Let's stick together ... but not too close!

Posted by Andrew Rogerson | 30-03-20
Let's stick together, but not too close


Andrew Rogerson, co-founder of Grist, argues that it has never been more important to get closer to clients.

Blighted by financial collapse during Barack Obama’s first election campaign, former chief of staff Rahm Emanuel noted that a crisis provides “an opportunity to do things you think you could not do before”.

Now that we have entered a huge period of uncertainty following the Coronavirus (Covid-19), it’s time to evoke that sentiment again. Clearly, we are entering another recession. How deep is a matter of debate.

But uncertainty requires a response. Uncertainty requires action. The alternative is inertia, procrastination and stagnation.

Reducing marketing spend is a false economy

It is tempting – seemingly sensible – in times of trouble to sit it out on the sidelines and reduce, or even freeze, marketing budgets. In reality, it’s a false economy.

A study by market research firm Kantar Millward Brown into the 2008 financial crisis and its aftermath shows that those companies with a strong brand fared far better than those who had neglected their brand. Analysis of the S&P 500 showed this to be unequivocally so. “Conversely,” the 2011 report noted, “brands that were already weak going into the recession tended to suffer disproportionately.”

A Harvard Business Review piece entitled How to market in a downturn made a similar point. Its authors wrote that “failing to support brands or examine core customers’ changing needs can jeopardise performance over the long term”.

The piece went on: “Companies that put customer needs under the microscope, take a scalpel rather than a cleaver to the marketing budget, and nimbly adjust strategies, tactics, and product offerings in response to shifting demand are more likely than others to flourish both during and after a recession.”

We now have an obvious opportunity to reshape our marketing mix. Physical events, a staple of many B2B firms, are simply not happening over the next six months. Maybe a lot longer. We can now reallocate that budget and invest in genuinely trying to help our clients.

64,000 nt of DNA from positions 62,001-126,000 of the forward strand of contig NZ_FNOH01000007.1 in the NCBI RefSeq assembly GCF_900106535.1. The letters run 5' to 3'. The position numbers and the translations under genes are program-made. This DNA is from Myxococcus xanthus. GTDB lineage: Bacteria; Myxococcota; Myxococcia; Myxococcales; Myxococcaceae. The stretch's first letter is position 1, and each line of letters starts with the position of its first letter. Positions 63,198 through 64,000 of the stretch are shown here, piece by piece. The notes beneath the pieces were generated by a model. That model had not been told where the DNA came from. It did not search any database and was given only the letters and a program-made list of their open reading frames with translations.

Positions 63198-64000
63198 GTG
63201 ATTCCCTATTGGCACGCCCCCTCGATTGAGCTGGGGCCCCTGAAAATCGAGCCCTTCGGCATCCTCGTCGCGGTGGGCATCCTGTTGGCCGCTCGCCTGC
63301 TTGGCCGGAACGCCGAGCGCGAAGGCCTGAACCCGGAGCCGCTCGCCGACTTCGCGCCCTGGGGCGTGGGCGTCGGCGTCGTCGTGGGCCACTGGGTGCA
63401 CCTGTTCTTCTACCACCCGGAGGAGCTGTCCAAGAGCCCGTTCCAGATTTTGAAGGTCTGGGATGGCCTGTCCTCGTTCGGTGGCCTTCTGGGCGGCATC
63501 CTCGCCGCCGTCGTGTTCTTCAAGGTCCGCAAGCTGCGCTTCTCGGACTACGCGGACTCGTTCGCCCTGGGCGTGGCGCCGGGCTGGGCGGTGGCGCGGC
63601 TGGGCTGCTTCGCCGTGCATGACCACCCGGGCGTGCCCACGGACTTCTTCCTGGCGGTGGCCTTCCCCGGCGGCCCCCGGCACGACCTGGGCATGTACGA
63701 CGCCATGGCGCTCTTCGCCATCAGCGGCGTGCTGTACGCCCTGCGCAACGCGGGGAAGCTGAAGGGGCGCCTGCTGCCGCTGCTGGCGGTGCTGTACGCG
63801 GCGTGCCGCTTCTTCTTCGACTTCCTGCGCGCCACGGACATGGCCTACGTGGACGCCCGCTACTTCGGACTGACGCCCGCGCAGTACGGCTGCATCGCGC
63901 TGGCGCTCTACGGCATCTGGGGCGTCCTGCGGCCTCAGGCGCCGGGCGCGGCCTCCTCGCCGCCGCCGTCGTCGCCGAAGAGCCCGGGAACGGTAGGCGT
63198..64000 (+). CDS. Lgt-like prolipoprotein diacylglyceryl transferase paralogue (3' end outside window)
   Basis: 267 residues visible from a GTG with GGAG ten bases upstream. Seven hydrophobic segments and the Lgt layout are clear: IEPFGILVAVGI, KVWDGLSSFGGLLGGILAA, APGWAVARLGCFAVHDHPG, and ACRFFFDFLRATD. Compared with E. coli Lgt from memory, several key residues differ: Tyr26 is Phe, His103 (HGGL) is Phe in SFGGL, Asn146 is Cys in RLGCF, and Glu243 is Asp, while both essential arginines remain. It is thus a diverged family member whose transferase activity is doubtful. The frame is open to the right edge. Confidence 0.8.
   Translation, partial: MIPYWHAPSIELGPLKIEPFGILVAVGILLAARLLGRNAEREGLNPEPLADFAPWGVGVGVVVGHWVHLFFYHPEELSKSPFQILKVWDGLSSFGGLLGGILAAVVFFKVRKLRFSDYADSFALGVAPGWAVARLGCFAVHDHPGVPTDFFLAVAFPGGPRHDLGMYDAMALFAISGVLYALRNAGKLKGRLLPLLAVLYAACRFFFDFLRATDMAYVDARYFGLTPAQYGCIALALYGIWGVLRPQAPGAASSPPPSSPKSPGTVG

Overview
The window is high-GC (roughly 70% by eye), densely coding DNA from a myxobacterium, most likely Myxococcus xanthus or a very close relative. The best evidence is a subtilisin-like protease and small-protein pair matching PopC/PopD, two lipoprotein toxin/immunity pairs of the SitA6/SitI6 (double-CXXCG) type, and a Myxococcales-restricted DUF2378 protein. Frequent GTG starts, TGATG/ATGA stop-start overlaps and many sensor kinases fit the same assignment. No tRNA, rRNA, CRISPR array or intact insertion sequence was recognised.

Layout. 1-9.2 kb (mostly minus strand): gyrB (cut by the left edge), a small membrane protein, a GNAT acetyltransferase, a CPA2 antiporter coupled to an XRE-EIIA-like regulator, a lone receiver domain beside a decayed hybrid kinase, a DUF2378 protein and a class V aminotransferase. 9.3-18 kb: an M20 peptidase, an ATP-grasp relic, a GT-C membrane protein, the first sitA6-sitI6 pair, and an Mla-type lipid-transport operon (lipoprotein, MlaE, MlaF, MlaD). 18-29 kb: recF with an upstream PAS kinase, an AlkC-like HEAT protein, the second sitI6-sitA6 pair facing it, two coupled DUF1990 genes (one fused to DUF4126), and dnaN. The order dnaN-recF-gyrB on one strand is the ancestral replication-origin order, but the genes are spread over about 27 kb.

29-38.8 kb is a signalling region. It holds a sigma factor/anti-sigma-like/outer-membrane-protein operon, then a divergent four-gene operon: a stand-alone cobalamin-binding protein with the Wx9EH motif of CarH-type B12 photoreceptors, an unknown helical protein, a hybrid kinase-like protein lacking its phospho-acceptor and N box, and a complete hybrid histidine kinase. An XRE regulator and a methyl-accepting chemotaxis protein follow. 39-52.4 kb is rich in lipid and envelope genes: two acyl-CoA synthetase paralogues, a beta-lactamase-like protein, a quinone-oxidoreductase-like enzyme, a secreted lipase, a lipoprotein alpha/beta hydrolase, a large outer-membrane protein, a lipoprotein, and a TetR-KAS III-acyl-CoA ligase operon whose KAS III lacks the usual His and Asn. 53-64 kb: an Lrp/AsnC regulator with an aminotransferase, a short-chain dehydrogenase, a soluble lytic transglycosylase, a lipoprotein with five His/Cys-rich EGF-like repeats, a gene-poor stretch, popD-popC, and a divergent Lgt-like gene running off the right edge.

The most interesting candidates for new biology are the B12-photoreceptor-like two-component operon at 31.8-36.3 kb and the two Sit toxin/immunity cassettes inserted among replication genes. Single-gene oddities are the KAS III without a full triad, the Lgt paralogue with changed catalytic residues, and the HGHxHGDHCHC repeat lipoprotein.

Time to show you care

As it is with recession, so it is with the implications of Covid-19. And as it is with marketing, so it is with B2B thought leadership. Now is the time to show your clients that you care. Moreover, now is the time to demonstrate your utility – to answer their questions, to address their fears where possible and provide sensible mitigation where necessary.

Irrespective of what happens to the world economy over the next few months, your clients have problems that need resolving whether it’s about business interruption, insurance, regulation or employment etc. In short, now is the time to provide guidance, a consistent message and calm authority. That, after all, is what good thought leadership is all about.

Thought leadership involves listening to your clients. Never before has the need to survey and interview your clients been more acute. Clients are desperate to find out what their peers are doing: how they are reinventing their marketing and services, how they are managing their teams remotely and how they are mitigating the effects of this terrible virus.

Several clients have asked me whether senior executives have the appetite to complete surveys given the current climate. Granted we are in uncharted territory, but at the moment clients are taking part – if the questions are relevant and if they feel that the answers will help them cope in this terrible time. Snap surveys (quick surveys to gather immediate responses to client concerns) are particularly appropriate right now.

Action based on data

There has been another huge affirmation during this crisis, and that is around the power of data. The governments that looked hard at the tough stances of China and South Korea have implemented strategies based on data and insight, rather than social freedoms and economic desire, no matter how well intentioned.

If Covid-19 has taught us anything it’s that we should avoid assumptions. No one has all of the answers right now, but your clients have genuine problems and you can only find out how they are responding by listening and responding. As best practice starts to evolve, you can also be there to articulate it and spread the good news. This takes time and investment. But it’s worth it because the alternative is irrelevance. Or, worse, invisibility.

Covid-19 is ghastly. We’ve not lost loved ones at Grist but we feel the world’s pain. But it provides an opportunity to get closer to your clients. It is an opportunity to refocus efforts, throw out some of the old marketing methods that you probably knew weren’t working, and genuinely help existing and potential clients. It’s an opportunity to produce thought leadership quicker and better than ever before. Do this and you (and your clients) will reap the rewards. Do nothing? We’ve seen where that has gone.



Andrew Rogerson

Written by Andrew Rogerson

View Bio

We'd love to hear from you

Get in touch